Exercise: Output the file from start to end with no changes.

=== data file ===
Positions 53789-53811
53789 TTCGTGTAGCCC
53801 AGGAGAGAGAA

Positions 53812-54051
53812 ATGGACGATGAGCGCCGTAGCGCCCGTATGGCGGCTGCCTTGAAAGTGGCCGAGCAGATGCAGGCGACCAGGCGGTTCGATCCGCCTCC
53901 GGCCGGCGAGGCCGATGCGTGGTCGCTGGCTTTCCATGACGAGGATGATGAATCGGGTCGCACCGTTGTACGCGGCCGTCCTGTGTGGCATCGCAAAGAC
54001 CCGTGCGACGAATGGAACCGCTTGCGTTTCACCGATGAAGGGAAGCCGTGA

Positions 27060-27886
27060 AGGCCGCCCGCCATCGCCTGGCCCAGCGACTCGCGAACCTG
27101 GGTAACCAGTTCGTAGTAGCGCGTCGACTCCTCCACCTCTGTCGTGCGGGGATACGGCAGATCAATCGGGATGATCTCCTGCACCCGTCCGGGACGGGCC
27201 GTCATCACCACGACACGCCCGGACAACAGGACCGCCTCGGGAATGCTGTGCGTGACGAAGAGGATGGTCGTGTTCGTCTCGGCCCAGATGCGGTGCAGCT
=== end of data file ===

Positions 53789-53811
53789 TTCGTGTAGCCC
53801 AGGAGAGAGAA

Positions 53812-54051
53812 ATGGACGATGAGCGCCGTAGCGCCCGTATGGCGGCTGCCTTGAAAGTGGCCGAGCAGATGCAGGCGACCAGGCGGTTCGATCCGCCTCC
53901 GGCCGGCGAGGCCGATGCGTGGTCGCTGGCTTTCCATGACGAGGATGATGAATCGGGTCGCACCGTTGTACGCGGCCGTCCTGTGTGGCATCGCAAAGAC
54001 CCGTGCGACGAATGGAACCGCTTGCGTTTCACCGATGAAGGGAAGCCGTGA

Positions 27060-27886
27060 AGGCCGCCCGCCATCGCCTGGCCCAGCGACTCGCGAACCTG
27101 GGTAACCAGTTCGTAGTAGCGCGTCGACTCCTCCACCTCTGTCGTGCGGGGATACGGCAGATCAATCGGGATGATCTCCTGCACCCGTCCGGGACGGGCC
27201 GTCATCACCACGACACGCCCGGACAACAGGACCGCCTCGGGAATGCTGTGCGTGACGAAGAGGATGGTCGTGTTCGTCTCGGCCCAGATGCGGTGCAGCT